Roommate Survival Guide

Housing is expensive, and more and more people choose to save money by living with roommates.  Of course, living with roommates is much easier said than done.  Read on to learn how to combat some of the common issues roommates have.


Problem: On the day you moved in, it seemed like everybody would pitch in and help with cleaning communal areas. Today, a few months later, you find that you are always the one unloading the dishwasher and scrubbing the toilets.  Is it too late to say something?

Solution: No, it’s not too late to say something! Find a time when everybody is home and tell them you would like to create a chore chart to ensure that every duty is getting done. Or, you can make your own by making a list of the chores that need to be done each day, week or month, and each roommate does a different chore each time.


Problem: You divided the bills up so each person is responsible for a different bill, but one roommate is not paying on time, which costs you money.

Solution: Propose you use a payment app like Venmo. All you need to do is download the app and link your bank account to it.  Then, you may send and receive payments instantaneously.  It is so easy to use, and your roommate will no longer have the excuse that he/she is out of checks or doesn’t have cash.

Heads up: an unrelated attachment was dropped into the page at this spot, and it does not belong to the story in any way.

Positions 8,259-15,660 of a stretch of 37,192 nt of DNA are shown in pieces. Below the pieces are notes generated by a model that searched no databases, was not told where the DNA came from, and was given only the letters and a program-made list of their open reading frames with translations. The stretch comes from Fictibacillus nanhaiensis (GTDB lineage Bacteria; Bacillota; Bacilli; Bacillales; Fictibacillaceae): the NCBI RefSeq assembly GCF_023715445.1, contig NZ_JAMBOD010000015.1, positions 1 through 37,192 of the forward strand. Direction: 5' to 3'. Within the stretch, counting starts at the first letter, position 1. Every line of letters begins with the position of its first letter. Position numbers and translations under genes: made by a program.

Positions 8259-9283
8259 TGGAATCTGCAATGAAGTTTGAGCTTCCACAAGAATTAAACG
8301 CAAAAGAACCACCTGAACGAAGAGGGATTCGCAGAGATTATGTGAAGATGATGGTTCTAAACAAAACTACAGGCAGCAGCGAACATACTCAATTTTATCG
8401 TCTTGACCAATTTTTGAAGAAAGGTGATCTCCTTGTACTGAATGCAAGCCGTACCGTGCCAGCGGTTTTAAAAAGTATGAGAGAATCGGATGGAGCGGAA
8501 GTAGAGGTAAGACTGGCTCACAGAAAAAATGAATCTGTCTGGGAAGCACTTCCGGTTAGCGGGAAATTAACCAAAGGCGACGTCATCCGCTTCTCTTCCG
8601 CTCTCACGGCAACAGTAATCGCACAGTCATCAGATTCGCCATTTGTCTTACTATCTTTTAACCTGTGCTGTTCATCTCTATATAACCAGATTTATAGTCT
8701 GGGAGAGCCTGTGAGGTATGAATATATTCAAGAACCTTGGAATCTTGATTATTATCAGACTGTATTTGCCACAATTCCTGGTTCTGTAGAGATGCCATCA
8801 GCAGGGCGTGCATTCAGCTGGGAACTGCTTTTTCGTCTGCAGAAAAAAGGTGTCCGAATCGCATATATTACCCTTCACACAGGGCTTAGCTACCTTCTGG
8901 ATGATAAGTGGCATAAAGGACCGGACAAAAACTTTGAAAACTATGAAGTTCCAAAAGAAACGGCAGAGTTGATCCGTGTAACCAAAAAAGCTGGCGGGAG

Problem: You find yourself always buying the toilet paper, trash bags, cleaning supplies and communal food, because if you don’t, who will?

Solution: Make a list of the items you all use.  Either offer to buy all of the items if your roommates will pay you back (they can do it quickly using a payment app), or suggest a chart similar to the chore chart of whose turn it is to buy supplies.


Problem: You want to talk to all of your roommates, but the one who causes the most problems is never available to talk.

Solution: Use a group text or group message for quick questions you want to ask the group.  You can also use a whiteboard/cork board in a communal space to post reminders, notes and bills.  For bigger problems, use those methods to schedule a time you can all talk at home.


Problem: It’s fine when your roommate invites a friend over from time to time, but lately his/her significant other is spending every second in your home, and is driving up your utility bills.

Solution: If possible, find a time that your roommate is without his/her significant other.  Your roommate might get defensive if you bring it up in front of their guest.  Say something like, “I think it’s great that you and XYZ have become so close, but it’s not fair for me to be paying extra for all of the showers he/she has been taking here.”  Either ask your roommate to pay more for utilities, or request that his/her significant other stops using your utilities.

Problem: You feel like a third wheel in your own home.

Solution: Again, wait until your roommate is alone to bring it up.  Be honest about how you feel, and ask if they could spend more time in your roommate’s bedroom.  If you share a bedroom, explain that you feel more comfortable when it is just you and your roommate in your personal room.

One thought on “Roommate Survival Guide

  1. Great tips Rachel! 🙂 I wish I knew this in past when I used to live at dorms… 🙂

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